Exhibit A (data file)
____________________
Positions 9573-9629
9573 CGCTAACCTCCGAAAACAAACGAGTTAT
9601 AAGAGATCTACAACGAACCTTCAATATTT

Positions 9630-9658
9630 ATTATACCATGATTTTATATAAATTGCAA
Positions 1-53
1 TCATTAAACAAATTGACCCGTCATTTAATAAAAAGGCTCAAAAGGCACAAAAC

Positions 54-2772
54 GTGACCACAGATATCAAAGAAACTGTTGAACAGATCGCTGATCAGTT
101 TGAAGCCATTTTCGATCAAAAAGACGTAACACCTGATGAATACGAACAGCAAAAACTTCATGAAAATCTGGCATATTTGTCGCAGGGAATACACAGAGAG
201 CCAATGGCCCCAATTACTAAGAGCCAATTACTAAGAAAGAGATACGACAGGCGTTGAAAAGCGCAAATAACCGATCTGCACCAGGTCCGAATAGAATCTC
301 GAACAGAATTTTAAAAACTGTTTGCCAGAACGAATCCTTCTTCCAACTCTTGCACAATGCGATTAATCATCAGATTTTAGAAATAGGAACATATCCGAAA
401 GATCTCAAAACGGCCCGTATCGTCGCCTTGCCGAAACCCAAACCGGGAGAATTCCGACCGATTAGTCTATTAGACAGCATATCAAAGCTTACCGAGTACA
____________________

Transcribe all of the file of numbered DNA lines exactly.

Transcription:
Positions 9573-9629
9573 CGCTAACCTCCGAAAACAAACGAGTTAT
9601 AAGAGATCTACAACGAACCTTCAATATTT

Positions 9630-9658
9630 ATTATACCATGATTTTATATAAATTGCAA
Positions 1-53
1 TCATTAAACAAATTGACCCGTCATTTAATAAAAAGGCTCAAAAGGCACAAAAC

Positions 54-2772
54 GTGACCACAGATATCAAAGAAACTGTTGAACAGATCGCTGATCAGTT
101 TGAAGCCATTTTCGATCAAAAAGACGTAACACCTGATGAATACGAACAGCAAAAACTTCATGAAAATCTGGCATATTTGTCGCAGGGAATACACAGAGAG
201 CCAATGGCCCCAATTACTAAGAGCCAATTACTAAGAAAGAGATACGACAGGCGTTGAAAAGCGCAAATAACCGATCTGCACCAGGTCCGAATAGAATCTC
301 GAACAGAATTTTAAAAACTGTTTGCCAGAACGAATCCTTCTTCCAACTCTTGCACAATGCGATTAATCATCAGATTTTAGAAATAGGAACATATCCGAAA
401 GATCTCAAAACGGCCCGTATCGTCGCCTTGCCGAAACCCAAACCGGGAGAATTCCGACCGATTAGTCTATTAGACAGCATATCAAAGCTTACCGAGTACA